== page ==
The GOP's Inner Debate on Gay Marriage

Connor Simpson, The Atlantic Wire
National Journal

A GOP pollster sent out a memo arguing that the Republican Party should change its stance on gay marriage at the same time that two of the party's more high-profile members made sure to position themselves against it after the president's big week. 

An e-mail from Jan van Lohuizen, a GOP pollster who worked on George W. Bush's 2004 reelection campaign, made the rounds on the blogs for arguing that Republicans have to change their stance on gay marriage. Lohuizen uses recent polling data to make his case that, while Democratic support for gay marriage is higher than for Republicans, younger members of the party are becoming more tolerant. Support for gay marriage "has grown at an accelerated rate with no sign of slowing down." Obviously this argument is a response to President Obama's endorsement of gay marriage earlier this week. Lohuizen even offered a sample quote for a Republican Party member to use when coming out in support of gay marriage. 

Atlantic Wire
Atlantic Wire

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Some of the top Republican officials who probably received the e-mail have already made comments to align themselves with the more traditional, predictably GOP stance against gay marriage. Mitt Romney clarified where he stands during his Liberty University commencement speech on Saturday (the same speech he used to clarify his opinion on Chik-Fil-A). He didn't focus on the issue during his speech, but he made sure to get his message across loud and clear for the crowd when he said, "Marriage is a relationship between one man and one woman." Liberty University is a Christian university, and the speech was Romney's big coming-out party for the evangelical Christian crowd of the Republican Party. Traditional thinking puts Liberty as the last likely place for Mitt to offer a progressive stance on gay marriage.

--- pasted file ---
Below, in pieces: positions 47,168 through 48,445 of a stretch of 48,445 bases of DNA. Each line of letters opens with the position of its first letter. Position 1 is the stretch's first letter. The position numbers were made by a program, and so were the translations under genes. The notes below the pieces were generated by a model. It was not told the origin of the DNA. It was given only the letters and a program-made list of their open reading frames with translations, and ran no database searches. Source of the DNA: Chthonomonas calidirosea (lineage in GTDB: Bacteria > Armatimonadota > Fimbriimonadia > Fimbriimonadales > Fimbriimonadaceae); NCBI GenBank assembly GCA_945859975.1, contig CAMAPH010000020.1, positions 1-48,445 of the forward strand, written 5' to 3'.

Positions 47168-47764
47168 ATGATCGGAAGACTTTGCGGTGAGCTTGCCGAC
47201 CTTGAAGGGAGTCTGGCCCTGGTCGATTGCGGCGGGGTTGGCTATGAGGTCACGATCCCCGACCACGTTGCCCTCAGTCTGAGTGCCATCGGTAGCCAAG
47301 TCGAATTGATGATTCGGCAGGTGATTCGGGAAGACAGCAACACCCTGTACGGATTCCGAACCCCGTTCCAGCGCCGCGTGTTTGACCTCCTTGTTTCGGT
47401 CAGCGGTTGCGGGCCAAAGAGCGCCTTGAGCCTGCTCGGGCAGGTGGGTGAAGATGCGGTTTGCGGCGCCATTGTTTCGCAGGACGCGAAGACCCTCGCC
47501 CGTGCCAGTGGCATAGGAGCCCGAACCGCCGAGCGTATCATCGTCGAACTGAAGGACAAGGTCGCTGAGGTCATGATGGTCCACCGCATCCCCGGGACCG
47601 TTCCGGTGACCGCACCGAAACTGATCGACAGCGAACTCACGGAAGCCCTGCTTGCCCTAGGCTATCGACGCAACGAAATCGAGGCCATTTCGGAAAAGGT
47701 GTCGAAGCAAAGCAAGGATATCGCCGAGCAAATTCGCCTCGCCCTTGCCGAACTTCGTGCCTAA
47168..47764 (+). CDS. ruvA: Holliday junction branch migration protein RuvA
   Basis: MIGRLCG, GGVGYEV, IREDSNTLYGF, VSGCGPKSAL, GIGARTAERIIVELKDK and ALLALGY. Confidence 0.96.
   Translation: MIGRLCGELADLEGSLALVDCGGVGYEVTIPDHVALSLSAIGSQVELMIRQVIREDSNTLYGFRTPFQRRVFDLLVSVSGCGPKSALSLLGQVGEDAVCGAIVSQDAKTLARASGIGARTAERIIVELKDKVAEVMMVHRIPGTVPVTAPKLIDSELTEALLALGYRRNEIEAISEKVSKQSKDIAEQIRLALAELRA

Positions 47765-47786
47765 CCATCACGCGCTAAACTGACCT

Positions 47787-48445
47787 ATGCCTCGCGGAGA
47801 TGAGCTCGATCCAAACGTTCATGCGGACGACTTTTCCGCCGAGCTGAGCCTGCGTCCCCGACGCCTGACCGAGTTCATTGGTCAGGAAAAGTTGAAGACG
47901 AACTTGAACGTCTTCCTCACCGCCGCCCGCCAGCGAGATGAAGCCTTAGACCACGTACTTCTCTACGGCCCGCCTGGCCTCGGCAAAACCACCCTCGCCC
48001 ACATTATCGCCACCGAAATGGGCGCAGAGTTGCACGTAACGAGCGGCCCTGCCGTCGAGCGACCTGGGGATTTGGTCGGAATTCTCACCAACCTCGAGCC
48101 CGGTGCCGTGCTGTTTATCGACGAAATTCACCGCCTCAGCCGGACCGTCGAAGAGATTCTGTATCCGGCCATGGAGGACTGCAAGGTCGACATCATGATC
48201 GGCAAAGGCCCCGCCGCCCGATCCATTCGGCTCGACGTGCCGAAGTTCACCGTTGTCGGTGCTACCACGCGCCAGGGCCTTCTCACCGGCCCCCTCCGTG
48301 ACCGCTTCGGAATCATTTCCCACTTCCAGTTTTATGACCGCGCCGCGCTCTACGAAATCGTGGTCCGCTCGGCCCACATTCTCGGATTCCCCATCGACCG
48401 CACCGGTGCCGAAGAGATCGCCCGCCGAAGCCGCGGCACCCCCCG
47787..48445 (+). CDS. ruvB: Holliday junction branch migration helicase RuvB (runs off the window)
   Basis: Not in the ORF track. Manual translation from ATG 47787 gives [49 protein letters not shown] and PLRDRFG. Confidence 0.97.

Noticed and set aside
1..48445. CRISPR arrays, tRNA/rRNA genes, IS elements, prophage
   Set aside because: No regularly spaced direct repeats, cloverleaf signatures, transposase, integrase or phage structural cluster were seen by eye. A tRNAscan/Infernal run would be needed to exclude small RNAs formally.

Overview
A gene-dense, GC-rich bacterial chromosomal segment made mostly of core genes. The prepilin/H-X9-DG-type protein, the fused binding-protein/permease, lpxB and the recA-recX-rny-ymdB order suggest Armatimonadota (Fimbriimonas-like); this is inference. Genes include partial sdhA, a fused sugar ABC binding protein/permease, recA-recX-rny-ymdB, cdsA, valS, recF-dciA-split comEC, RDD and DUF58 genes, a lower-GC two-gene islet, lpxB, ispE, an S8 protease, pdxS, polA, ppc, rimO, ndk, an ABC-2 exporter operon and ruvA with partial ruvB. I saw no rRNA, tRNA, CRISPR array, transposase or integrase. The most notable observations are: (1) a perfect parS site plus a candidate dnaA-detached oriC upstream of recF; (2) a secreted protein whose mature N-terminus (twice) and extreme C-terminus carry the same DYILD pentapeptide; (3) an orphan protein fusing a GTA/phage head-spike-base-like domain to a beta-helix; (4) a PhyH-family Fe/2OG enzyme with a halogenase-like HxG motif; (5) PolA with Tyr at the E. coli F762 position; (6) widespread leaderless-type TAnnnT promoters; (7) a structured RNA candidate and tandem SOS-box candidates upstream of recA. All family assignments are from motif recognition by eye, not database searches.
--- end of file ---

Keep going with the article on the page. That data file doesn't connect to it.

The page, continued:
Sen. Rand Paul also took a shot at the president's gay-marriage endorsement in a speech he gave on Friday. Speaking in front of the Faith and Freedom Coalition, Paul said, “Call me cynical, but I wasn't sure his views on marriage could get any gayer." This is not how the Republican Party is going to appeal itself to gay-marriage supporters! You can listen to Paul's remarks on gay marriage starting around 5:14 of this video:

The party isn't going to change overnight, but an influential pollster arguing for the Republicans to embrace marriage equality is one of the biggest steps the party has seen. “As people who promote personal responsibility, family values, commitment, and stability, and emphasize freedom and limited government," Lohuizen writes, "we have to recognize that freedom means freedom for everyone. This includes the freedom to decide how you live and to enter into relationships of your choosing, the freedom to live without excessive interference of the regulatory force of government."